I am a student at Rutgers University, and I am unhappy with the grade given by opinion writer Natan Sharansky to me and my fellow activists in our efforts to support Israel on campus (“Tour of U.S. Schools Reveals Why Zionism Is Flunking on Campus,” October 24).
Hillel at Rutgers University launched a year-long “Israel Inspires” program, kicked off by a huge community wide rally attended by some 7,000 supporters of Israel from throughout New Jersey and the New York metropolitan area. Scores of Israel activists at Rutgers Hillel worked days and nights for three months to put this program together. Leading government officials of every background — Protestant, Catholic, Hindu, African American, Arab American and more — came out to support Israel on our campus. We created a positive message in the press from the local papers to the national level. The next day we held an Israel block party with music, food and artwork that was attended by more than 1,000 students. To cap this tremendous weekend, we hosted an Israel student weekend gathering attended by nearly 600 students from 68 campuses across North America.
The incredible Israel activism does not end there, however. Israeli cultural events — cooking classes, movies and speeches by figures such as historian Michael Oren and comedian Ben Stein — will continue throughout the year. Pro-Israel image ads will continue to appear in the daily campus paper. In short, “Israel Inspires” was only the beginning of an incredible year of Israel activism at Rutgers.
My peers across the country are doing similar things on a variety of levels. We are helped by supporters such as Alan Dershowitz, who has distributed through Hillel more than 5,000 copies of his book “The Case for Israel.” We are helped by philanthropists and federations who support us financially. In fact, Hillel has raised enough money to send 350 of us to Israel on a mission this December to further hone our advocacy skills. Fortunately, more than 750 students have applied so far, a number of which I am proud to be a part. Unfortunately, despite their strong efforts, they have not yet gotten enough support to send all of us.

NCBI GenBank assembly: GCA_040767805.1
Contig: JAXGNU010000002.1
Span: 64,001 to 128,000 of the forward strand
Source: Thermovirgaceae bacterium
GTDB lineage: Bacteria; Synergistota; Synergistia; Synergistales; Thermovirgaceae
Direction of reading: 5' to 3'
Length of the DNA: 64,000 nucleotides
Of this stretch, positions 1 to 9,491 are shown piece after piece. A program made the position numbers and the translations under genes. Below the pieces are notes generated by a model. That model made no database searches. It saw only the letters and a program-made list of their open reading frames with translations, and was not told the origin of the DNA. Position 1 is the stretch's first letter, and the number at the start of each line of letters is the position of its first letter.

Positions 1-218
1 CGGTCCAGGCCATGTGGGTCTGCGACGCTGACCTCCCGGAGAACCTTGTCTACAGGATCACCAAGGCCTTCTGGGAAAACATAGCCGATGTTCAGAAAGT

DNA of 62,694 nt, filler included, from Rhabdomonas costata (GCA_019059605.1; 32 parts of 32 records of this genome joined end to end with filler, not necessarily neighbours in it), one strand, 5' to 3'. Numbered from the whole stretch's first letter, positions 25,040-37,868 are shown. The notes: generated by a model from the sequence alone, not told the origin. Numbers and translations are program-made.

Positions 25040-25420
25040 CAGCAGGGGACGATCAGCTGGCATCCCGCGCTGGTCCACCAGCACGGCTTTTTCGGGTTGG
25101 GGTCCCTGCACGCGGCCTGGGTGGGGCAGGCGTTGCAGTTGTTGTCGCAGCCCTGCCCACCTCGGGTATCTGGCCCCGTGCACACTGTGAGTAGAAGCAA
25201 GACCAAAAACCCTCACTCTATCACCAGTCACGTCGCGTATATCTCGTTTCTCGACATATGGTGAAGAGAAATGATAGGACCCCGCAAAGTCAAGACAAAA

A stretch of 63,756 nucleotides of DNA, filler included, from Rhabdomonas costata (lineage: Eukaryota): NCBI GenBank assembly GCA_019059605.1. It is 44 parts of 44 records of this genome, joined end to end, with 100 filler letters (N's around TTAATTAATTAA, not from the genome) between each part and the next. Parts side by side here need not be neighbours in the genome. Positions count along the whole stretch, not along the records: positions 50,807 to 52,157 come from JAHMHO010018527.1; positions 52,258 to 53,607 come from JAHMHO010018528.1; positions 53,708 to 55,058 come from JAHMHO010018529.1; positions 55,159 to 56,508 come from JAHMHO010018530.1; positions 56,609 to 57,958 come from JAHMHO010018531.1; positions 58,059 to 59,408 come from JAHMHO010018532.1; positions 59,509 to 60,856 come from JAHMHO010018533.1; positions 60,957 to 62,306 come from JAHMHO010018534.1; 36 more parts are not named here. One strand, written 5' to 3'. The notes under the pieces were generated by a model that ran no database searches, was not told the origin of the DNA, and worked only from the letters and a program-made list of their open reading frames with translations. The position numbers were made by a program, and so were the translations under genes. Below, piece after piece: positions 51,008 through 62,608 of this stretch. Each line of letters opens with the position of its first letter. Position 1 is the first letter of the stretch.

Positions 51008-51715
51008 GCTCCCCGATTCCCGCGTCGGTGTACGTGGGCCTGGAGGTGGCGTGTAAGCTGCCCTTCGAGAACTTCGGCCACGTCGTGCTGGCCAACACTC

With all due respect to Sharansky, I would like to make a request: Help us make the argument on campus easier. Work with your colleagues in the Knesset and with your representatives in the United States to paint a picture of Israel similar to what we have presented at Rutgers University. We need an international “Israel Inspires” campaign to show the miraculous contributions we have made in the areas of health, technology and social welfare. We need the State of Israel to re-fund its portion of the Birthright Israel program so that thousands of students who you feel have “flunked” can see Israel in all of her majesty.
Sharansky writes in his opinion article that students you encountered were scared to present a view of Israel which opposes their professors. To that I respond: We are not afraid. We are not intimidated. And we are not flunking.
New Brunswick, N.J.
I have never met the interim president of Hillel, Avraham Infeld, and I know nothing about him except the criticism he made of Natan Sharansky’s October 24 opinion article about the college campuses that he visited (“Sharansky Article On Campus Tour Irks Hillel Leader,” October 31).
Infeld made an accusation that is laughable to anyone who even knows a little about Sharansky. To think that he would write a disturbing report for a political purpose is outrageous. This is a man who was suffering in the Gulag and would not agree to a medical release because he felt it would be admitting guilt. How can one accuse such a hero of unprincipled behavior?
Infeld certainly has a broader view of the college campuses than Sharansky, and he can disagree with his conclusions. I wish he was correct. But to accuse Sharansky of writing the article for political purposes is insulting.
Elkins Park, Pa.
The first public appearance of the “Jewish In-Marriage Initiative,” in an October 31 letter to the editor, gives rise to much concern, with guarded optimism (“Support for Continuity”).